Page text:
Seefeldt’s journey to this point is built on years of careful deciphering of the intricate chemical and mechanical steps of the nitrogen fixation process.
“The structure of nitrogenases and the general site at which nitrogen gets bound and reduced has been known for about 20 years,” he says. “We’ve been working to establish the bigger picture: the mechanistic pathway by which this process takes place.”
To identify the process, Seefeldt, with his students and colleagues, developed and refined a chemical methodology to trap and detect intermediates in nitrogen-catalyzed reductions and flash-freeze samples.
Brett Barney, a former USU postdoctoral fellow who worked with Seefeldt and is now a faculty member at the University of Minnesota, likens the effort to capturing single frames of a movie on a moving film reel.
“You have to capture each step of the process in the act and freeze the frame, so you can actually examine it and understand what it does,” he says.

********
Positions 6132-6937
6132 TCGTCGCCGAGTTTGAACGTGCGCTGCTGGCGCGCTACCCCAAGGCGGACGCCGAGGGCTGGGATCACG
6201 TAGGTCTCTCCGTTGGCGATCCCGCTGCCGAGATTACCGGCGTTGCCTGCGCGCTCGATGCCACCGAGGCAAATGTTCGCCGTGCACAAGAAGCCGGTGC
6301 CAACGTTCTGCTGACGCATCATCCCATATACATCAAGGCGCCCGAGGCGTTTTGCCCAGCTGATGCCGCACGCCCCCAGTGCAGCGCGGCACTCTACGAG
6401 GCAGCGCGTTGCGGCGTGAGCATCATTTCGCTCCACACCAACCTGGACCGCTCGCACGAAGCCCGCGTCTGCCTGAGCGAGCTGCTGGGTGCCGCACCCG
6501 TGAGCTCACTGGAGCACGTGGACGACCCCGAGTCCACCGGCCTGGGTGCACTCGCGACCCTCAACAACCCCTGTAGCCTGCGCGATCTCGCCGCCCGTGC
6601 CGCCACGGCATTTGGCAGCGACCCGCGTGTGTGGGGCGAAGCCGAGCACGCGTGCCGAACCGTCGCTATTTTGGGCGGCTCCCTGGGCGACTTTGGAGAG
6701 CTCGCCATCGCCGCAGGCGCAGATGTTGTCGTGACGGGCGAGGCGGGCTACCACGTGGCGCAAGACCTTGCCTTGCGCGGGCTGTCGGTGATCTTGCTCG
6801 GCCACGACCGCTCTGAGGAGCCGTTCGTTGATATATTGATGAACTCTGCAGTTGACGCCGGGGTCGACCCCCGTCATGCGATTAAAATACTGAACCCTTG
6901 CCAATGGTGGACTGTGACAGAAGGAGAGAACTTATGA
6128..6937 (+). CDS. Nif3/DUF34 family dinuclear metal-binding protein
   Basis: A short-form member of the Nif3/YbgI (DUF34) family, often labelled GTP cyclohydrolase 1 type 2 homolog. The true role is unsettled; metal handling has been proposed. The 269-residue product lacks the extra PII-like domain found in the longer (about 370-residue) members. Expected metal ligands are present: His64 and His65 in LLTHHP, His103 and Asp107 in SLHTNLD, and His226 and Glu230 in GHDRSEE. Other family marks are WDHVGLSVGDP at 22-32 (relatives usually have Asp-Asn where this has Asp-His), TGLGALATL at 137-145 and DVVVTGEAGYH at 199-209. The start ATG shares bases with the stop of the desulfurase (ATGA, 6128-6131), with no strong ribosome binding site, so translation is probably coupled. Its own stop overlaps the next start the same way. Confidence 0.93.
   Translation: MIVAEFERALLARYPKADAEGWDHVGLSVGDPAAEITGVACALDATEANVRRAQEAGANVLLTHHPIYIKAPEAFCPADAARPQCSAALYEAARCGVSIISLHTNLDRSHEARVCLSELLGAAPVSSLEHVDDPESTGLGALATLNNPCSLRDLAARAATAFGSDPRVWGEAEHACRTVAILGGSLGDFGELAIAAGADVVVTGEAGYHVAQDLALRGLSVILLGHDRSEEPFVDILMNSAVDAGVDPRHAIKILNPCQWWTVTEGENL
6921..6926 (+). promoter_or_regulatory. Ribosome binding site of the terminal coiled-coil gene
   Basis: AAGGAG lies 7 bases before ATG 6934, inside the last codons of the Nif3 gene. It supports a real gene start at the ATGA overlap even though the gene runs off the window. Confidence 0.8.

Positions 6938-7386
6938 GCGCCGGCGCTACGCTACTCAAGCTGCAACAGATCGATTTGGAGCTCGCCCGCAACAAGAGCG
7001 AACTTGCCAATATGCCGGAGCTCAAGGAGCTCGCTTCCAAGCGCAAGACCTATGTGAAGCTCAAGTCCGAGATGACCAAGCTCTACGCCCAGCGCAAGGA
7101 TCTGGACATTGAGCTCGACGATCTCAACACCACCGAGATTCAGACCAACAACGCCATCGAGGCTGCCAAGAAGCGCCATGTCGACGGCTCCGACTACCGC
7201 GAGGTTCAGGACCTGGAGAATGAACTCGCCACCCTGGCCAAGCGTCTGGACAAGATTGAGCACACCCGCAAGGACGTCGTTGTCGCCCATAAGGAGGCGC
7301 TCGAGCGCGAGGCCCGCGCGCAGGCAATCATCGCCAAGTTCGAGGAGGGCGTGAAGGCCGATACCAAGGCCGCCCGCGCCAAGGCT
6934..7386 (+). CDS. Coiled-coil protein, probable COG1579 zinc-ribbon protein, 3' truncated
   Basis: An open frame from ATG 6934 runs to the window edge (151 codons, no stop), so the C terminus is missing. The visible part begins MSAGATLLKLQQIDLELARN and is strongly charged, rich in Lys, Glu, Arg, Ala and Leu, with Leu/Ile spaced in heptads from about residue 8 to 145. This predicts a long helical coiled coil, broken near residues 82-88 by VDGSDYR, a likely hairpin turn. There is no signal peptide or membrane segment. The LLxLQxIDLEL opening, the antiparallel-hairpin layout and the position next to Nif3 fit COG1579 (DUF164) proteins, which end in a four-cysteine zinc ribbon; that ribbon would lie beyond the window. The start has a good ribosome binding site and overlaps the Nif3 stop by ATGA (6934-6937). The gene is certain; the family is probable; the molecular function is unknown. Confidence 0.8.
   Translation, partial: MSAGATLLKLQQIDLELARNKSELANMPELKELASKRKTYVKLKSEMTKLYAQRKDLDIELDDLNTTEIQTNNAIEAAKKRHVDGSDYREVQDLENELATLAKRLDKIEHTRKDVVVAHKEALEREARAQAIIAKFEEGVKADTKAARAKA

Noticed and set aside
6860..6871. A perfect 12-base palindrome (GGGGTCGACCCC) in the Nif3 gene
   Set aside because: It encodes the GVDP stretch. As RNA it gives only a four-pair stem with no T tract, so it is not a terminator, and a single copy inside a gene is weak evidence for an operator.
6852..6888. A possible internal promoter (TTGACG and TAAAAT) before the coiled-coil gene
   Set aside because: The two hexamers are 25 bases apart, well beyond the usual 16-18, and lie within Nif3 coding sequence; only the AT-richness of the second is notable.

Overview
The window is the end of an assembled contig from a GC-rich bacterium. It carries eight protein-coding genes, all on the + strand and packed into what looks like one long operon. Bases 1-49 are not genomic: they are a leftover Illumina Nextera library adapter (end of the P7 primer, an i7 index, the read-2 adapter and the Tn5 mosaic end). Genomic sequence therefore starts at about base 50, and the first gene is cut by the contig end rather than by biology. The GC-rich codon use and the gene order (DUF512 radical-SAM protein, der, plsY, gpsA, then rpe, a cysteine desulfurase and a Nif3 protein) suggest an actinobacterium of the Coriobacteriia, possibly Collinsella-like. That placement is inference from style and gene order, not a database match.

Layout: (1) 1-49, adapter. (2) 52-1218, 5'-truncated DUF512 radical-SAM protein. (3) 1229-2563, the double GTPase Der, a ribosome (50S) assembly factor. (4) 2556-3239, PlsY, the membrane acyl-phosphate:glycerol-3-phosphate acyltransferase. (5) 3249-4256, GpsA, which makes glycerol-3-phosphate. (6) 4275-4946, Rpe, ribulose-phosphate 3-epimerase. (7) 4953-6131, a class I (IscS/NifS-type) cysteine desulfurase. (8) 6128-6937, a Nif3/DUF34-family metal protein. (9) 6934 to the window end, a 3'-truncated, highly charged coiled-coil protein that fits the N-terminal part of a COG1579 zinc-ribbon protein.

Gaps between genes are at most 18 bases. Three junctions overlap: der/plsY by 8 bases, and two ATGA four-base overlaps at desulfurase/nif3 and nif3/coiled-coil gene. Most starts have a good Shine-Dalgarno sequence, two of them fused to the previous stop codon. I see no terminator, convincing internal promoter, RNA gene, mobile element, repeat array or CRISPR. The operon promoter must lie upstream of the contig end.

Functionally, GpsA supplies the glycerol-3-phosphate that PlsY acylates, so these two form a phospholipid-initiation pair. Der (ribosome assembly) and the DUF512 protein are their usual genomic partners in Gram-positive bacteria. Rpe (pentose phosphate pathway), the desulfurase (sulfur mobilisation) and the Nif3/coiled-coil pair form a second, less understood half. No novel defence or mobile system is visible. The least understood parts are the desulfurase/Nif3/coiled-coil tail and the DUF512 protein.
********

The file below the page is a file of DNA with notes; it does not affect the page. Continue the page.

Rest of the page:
Zhi-Zong Yang, a recent doctoral graduate from Seefeldt’s lab, says the team now has the whole “reel” and is working to define each frame of the “movie.”
Armed with this knowledge, Yang and Seefeldt, along with colleagues at Virginia Tech and Brazil’s Federal University of Paraná, used genetic engineering to remodel a nitrogenase and enable it to convert carbon dioxide into methane.
“We took a greenhouse gas and converted it to fuel,” Seefeldt says. “That’s a step toward a current ‘holy grail’ of science. Imagine the far-reaching benefits of capturing environmentally damaging byproducts of burning fossil fuels and using them to make alternative fuels.”
Further research led to discovery of a molybdenum nitrogenase capable of converting carbon monoxide into usable hydrocarbons. The reaction is similar, they say, to another early 20th century discovery known as FischerTropsch or “FT” synthesis.